Monkey Business on Main Street

 

“Primates”, “Morons”, and “Hillbillies”—these were just some of the colorful endearments journalist H.L Mencken showered on the citizens of Dayton, Tennessee while serving as America’s eyes and ears in this small town during the legendary Scopes Monkey Trial.  Yet, despite these disparaging labels, there is one thing nobody , including Mencken, could deny: the people of Dayton were not just savvy business people; they were decades ahead of their time. They did not need the O.J. Simpson trial to know that one sure fire way to bring people into town and boost their sagging economy was to host “The Trial of the Century”.

            The plot was hatched by a group of Dayton’s leading businessmen while sitting around a table at Robinson’s drugstore, the social center of town. The ACLU had been buying ads in newspapers across the state trying to recruit a teacher to challenge the Butler Act, a new law forbidding anyone to teach “any theory that denies the story of the Divine Creation of man as taught in the Bible.” Anyone found guilty of teaching that man was descended from “a lower order of animal” would be fined $100.00. In truth, the law was merely symbolic since every textbook in the state already addressed Darwin’s theory, but these town elders saw an opportunity to garner some much needed national publicity by arresting one of their teachers for violating this Act and then reaping the financial rewards of the media circus that would surely descend on the town once the trial began. The only problem: who to arrest?

            John Scopes, they decided, was the perfect candidate. He was a biology teacher at the local high school and an amiable character who might be willing to help the town out. Quickly, they summoned him to the drugstore, cutting short his game of tennis, and proposed their plan. Although he could not recall teaching evolution, he decided to go along with the scheme. Not only did he believe in Darwin’s theory, but, more importantly, one of the businessmen at the table was the president of the school board, and Scopes wanted to do his boss a favor.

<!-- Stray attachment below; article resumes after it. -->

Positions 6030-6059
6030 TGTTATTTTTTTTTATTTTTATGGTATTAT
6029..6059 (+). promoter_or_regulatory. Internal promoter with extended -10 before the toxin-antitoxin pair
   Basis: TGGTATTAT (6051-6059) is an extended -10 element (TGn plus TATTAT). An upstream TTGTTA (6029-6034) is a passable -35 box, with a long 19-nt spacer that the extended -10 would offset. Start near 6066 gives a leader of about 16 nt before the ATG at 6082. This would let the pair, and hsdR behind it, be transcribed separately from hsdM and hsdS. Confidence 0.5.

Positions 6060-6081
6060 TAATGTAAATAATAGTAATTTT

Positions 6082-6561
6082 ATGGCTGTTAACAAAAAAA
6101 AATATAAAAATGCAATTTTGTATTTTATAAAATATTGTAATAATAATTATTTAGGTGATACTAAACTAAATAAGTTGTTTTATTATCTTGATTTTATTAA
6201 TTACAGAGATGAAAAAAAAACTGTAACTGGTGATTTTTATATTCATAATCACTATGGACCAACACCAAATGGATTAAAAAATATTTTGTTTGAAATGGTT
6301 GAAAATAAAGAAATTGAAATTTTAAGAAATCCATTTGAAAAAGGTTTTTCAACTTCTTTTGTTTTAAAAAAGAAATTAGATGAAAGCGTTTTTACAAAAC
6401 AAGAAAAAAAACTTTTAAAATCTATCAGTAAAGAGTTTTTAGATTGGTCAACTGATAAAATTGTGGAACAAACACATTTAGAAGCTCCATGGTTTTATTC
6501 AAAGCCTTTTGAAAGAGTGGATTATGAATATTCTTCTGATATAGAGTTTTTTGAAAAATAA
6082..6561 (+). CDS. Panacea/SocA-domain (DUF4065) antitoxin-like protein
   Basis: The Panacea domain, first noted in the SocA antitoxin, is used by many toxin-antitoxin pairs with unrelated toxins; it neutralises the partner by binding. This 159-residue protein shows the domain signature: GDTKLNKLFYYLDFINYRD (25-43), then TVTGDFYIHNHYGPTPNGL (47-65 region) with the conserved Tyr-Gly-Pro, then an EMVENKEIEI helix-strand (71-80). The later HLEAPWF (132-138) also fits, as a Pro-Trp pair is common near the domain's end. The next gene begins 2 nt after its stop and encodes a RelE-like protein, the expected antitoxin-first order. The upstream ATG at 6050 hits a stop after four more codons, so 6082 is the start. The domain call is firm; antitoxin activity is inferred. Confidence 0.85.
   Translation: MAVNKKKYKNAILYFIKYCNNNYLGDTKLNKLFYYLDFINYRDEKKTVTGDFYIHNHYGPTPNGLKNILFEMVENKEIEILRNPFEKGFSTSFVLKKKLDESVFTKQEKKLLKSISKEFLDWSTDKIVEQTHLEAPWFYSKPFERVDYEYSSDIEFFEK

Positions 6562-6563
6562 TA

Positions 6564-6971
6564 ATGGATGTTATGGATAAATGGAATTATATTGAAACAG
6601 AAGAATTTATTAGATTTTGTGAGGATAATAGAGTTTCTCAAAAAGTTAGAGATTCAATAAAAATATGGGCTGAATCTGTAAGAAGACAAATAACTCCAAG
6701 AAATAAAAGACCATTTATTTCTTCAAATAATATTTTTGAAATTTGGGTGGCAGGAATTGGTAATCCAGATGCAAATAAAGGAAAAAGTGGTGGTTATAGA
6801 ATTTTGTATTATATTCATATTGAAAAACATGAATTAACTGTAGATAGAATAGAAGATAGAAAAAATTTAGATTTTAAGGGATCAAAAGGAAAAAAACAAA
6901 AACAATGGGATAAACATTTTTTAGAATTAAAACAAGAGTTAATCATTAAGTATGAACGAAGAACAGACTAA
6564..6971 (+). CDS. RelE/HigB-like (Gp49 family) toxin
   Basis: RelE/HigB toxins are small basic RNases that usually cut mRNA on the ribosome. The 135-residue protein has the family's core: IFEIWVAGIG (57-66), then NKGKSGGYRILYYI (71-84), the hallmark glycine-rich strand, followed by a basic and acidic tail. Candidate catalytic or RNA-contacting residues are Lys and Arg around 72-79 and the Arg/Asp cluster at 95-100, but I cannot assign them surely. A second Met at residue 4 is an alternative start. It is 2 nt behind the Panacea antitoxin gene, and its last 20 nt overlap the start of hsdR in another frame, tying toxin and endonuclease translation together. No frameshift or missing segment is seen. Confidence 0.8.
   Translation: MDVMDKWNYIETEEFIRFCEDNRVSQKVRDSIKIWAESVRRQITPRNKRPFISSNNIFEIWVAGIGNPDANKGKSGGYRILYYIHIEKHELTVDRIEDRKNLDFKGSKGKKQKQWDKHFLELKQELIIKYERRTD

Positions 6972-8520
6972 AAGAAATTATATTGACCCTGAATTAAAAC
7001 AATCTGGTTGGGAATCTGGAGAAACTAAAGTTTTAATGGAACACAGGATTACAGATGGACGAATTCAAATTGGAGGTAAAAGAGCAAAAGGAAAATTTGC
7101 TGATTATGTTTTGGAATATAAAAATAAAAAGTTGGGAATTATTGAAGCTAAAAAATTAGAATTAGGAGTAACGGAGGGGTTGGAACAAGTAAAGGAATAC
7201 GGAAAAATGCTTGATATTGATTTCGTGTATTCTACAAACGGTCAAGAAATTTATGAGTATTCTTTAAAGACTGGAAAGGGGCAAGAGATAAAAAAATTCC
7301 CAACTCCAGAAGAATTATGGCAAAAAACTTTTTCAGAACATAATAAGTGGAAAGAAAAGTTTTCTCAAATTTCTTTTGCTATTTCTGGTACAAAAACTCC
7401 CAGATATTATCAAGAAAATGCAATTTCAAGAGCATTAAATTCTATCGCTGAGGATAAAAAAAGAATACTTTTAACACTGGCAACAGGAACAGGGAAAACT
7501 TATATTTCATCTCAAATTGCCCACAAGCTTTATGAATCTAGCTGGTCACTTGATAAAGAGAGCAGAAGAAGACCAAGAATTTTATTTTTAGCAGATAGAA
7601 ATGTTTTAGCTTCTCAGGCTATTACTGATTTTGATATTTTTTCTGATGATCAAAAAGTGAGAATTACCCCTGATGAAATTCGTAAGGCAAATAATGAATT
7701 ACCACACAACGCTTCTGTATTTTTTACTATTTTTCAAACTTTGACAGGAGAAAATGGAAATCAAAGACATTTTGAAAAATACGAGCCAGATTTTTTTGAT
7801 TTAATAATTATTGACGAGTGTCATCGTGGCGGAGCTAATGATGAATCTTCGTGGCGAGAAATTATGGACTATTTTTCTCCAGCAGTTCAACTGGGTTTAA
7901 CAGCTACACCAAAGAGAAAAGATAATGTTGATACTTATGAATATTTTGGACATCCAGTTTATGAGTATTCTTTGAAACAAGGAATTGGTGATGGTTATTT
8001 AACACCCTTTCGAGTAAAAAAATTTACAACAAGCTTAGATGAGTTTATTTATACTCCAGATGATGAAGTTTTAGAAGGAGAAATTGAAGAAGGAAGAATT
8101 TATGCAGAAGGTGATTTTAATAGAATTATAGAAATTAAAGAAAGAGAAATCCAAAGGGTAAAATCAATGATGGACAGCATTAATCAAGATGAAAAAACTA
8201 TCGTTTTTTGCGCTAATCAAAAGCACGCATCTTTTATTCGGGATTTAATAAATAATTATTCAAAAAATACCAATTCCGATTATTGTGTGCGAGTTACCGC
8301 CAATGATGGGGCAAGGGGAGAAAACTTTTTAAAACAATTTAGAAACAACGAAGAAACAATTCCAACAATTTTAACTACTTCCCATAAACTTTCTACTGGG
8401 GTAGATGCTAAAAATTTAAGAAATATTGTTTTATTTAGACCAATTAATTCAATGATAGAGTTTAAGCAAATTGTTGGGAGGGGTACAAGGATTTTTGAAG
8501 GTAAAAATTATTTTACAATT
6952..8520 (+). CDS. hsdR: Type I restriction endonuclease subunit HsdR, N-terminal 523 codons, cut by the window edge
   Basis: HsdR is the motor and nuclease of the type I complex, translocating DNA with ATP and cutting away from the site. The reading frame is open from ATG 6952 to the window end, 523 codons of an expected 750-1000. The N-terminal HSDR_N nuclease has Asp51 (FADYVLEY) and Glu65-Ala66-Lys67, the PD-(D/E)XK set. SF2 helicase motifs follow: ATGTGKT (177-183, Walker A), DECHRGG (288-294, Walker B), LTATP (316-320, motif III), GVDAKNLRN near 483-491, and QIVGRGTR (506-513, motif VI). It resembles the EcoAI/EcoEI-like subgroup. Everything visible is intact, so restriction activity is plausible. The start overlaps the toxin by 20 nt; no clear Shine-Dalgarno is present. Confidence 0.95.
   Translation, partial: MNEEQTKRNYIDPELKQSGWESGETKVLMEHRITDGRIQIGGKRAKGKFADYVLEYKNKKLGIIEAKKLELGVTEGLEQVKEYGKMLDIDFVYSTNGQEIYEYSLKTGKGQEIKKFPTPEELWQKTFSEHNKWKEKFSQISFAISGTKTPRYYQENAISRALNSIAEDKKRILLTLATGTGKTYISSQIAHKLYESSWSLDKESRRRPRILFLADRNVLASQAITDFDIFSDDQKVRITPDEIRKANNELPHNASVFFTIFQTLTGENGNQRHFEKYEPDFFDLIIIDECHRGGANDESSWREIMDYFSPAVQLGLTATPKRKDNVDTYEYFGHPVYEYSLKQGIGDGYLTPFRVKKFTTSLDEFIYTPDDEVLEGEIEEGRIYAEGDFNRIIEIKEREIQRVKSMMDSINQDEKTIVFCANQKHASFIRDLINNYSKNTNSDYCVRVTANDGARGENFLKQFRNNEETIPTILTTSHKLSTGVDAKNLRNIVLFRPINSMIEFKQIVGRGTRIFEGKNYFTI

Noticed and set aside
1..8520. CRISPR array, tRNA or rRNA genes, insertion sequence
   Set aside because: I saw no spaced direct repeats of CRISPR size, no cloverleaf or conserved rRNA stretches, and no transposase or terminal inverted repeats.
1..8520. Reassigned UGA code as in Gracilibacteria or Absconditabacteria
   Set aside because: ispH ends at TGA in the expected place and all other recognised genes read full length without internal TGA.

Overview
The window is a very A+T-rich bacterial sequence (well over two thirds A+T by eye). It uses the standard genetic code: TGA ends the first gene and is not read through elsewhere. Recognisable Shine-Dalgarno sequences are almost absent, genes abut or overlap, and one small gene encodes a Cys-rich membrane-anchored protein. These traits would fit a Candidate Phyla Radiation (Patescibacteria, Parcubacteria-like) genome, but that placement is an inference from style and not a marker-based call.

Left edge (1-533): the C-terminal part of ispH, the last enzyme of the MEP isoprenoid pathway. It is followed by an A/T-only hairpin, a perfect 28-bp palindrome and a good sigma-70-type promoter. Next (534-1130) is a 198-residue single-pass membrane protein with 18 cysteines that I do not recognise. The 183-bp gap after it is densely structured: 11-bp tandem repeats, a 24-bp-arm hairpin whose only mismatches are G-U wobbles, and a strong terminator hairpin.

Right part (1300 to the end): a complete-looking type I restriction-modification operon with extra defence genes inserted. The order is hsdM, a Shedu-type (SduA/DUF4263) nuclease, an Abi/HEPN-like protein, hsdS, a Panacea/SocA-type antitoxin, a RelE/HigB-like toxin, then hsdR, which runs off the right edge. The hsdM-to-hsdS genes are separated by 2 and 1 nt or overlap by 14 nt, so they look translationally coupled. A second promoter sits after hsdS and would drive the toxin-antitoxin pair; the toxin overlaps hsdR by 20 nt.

The scheme, of course, worked. Dayton’s hotels were soon spilling over with reporters from all over the world, and, as a bonus, the controversy attracted two celebrity lawyers as well. Two time Democratic presidential nominee and staunch anti-evolutionist William Jennings Bryan charged into town to lead the prosecution followed shortly after by famed Chicago attorney Clarence Darrow who had volunteered to argue the defense. Although colleagues at one time,  a chasm had formed between the two as Bryan’s religious beliefs—most notably that the theory of evolution was responsible for all the wrongs in the modern world—trumped his progressive political ideas. Darrow had been looking for an opportunity to publicly challenge Bryan, and Dayton’s courthouse seemed the perfect venue.   

            The trial ironically came to a climax on the seventh day when Darrow, forbidden by the judge to call expert testimony from scientists in support of evolution, took the unorthodox step of calling Bryan to the stand as an expert on the Bible. If he couldn’t prove evolution, he would force Bryan to admit that his overly literal reading of the book of Genesis was absurd. Questions about the likelihood that the earth was really created in seven days or that the female sex was truly fashioned from Adam ’s rib escalated into a furious argument that culminated with a logically trapped Bryan pounding his fist on the stand, exclaiming, “I am simply trying to protect the word of God against the greatest atheist or agnostic in the United States!” Despite his abysmal performance, however, Bryan won the case, but not without a cost. Five days later, after enduring thousands of ridiculing words in the world press and eating an enormous dinner, he died in his sleep.

            In the end, all was for naught for both the town of Dayton and the anti-evolution movement. After the trial, the Tennessee Supreme Court overturned the Butler Act, and, for all its effort, Dayton was left no more economically prosperous than it was before—except, of course, for a courthouse now considered an historical landmark.    

 

Dan Tarker